Defining sustainable agriculture

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James McCarty from the Center for Agricultural and Rural Sustainability, University of Arkansas will be one of the featured speakers at the upcoming Michigan Ag Commodities Educational Expo. Dr. McCarty will be giving a presentation titled “Measuring what matters in sustainable agriculture”.

The term sustainable agriculture may have been co-opted and thought to infer only certain production and cultural practices. In an online PowerPoint presentation, Dr. Marty Matlock, also from the Center for Agriculture and Rural Sustainability, provides five points he feels define what should be considered as sustainable agriculture:

  • Meeting the needs of the present while enhancing the ability of future generations to meet their needs
  • Increasing productivity to meet future food demands
  • Decreasing impacts on the environment
  • Improving human health
  • Improving social and economic health of agriculture communities

Current world population growth projections estimate a world population of 9.25 billion people by 2050. If increasing financial resources in developing nations are combined with the increased world population, some estimates point to doubling the world food needs also by 2050 (Keystone, 2009). Dr. Matlock establishes the goal for sustainable agriculture as “feeding 9.25 billion people without one more hectare of land and not one more drop of water”.

The Keystone Center for Public Policy brings together leaders in public, private and civic sectors to solve problems and promote good public policy. The Center’s Field to Market Alliance for Sustainable Agriculture is a diverse group representing producers, agribusiness, food companies and conservation organizations. The Alliance partners include Monsanto, Bayer Crop Science, John Deere, The Nature Conservancy, Natural Resources and Conservation Service (NRCS) and World Resources Institute as an indication of the diversity of opinion represented by the alliance’s membership. Field to Market defines sustainable agriculture as “meeting the needs of the present while improving the ability to feed future generations focusing on increasing agriculture productivity while decreasing environmental impact, improving human health through access to safe, nutritious food and improving social and economic well-being of rural communities,” a very similar definition to Dr. Matlock’s five points. An important component of the Alliance’s mission is to be “grounded in science, focused on outcomes and open to the full range of technology choices”.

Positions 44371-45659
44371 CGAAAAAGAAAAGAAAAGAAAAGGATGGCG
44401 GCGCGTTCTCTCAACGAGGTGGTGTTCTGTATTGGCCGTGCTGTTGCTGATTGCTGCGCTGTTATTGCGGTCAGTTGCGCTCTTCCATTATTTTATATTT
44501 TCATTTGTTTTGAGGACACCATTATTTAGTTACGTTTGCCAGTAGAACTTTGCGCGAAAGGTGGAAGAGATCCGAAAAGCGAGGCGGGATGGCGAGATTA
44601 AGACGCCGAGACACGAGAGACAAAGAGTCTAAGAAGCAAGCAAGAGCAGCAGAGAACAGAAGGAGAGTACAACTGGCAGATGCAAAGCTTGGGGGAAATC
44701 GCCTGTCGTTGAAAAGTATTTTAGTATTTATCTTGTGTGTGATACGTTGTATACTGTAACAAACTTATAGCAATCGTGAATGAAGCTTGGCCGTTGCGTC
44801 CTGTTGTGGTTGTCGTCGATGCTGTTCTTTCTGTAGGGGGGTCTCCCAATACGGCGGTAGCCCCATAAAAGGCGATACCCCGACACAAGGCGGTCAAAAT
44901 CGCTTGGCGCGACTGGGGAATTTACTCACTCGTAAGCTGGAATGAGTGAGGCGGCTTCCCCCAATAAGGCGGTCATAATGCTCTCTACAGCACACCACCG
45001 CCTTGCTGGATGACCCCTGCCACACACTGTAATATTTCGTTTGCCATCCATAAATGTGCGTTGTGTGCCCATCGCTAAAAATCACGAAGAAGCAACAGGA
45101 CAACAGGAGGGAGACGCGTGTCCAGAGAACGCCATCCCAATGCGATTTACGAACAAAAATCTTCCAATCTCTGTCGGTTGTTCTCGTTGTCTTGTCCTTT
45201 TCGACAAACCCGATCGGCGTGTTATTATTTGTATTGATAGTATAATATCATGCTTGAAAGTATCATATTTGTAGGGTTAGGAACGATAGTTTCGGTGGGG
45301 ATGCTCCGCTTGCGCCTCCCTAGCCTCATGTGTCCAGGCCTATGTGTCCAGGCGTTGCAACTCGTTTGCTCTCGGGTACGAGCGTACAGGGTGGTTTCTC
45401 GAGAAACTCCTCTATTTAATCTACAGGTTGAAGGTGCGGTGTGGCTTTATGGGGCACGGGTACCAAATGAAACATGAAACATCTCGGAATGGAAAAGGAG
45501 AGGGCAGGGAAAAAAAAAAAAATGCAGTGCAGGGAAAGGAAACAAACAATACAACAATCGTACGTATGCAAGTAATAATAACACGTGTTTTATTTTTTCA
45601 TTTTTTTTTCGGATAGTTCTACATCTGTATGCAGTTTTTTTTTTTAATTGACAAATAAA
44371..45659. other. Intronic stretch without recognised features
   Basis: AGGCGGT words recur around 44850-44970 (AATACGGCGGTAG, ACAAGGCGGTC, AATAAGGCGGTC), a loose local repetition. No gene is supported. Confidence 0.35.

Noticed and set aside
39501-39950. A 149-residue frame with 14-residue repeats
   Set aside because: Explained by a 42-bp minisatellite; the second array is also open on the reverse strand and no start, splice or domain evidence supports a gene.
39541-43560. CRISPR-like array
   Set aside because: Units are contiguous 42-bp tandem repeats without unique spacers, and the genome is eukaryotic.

The Alliance’s first report dated January 2009 (Keystone, 2009) identified 17 metrics they felt could be evaluated and were important to measuring the sustainability of current production practices. The five metrics that were evaluated thus far and included in the 2009 report are:

  • Land use indicator
  • Soil loss indicator
  • Water indicator
  • Energy use indicator
  • Climate impact indicator

In this first report the alliance reported on four crops: corn, cotton, soybeans and wheat. The four crops were selected because, according to the report, they represent a majority of all crops harvested in U.S. While the report does not provide benchmarks for achieving sustainability, it does provide data for measuring improvements, or lack of progress, over time. Based on unit of production the 2009 report shows improvement has been made in most indicators for the four crops across the 20 years included in the study. This report confirms progress is being made towards increased yields utilizing fewer inputs and a more sustainable food production system. The spidergraph below shows the extent of improvement for United States production of soybeans.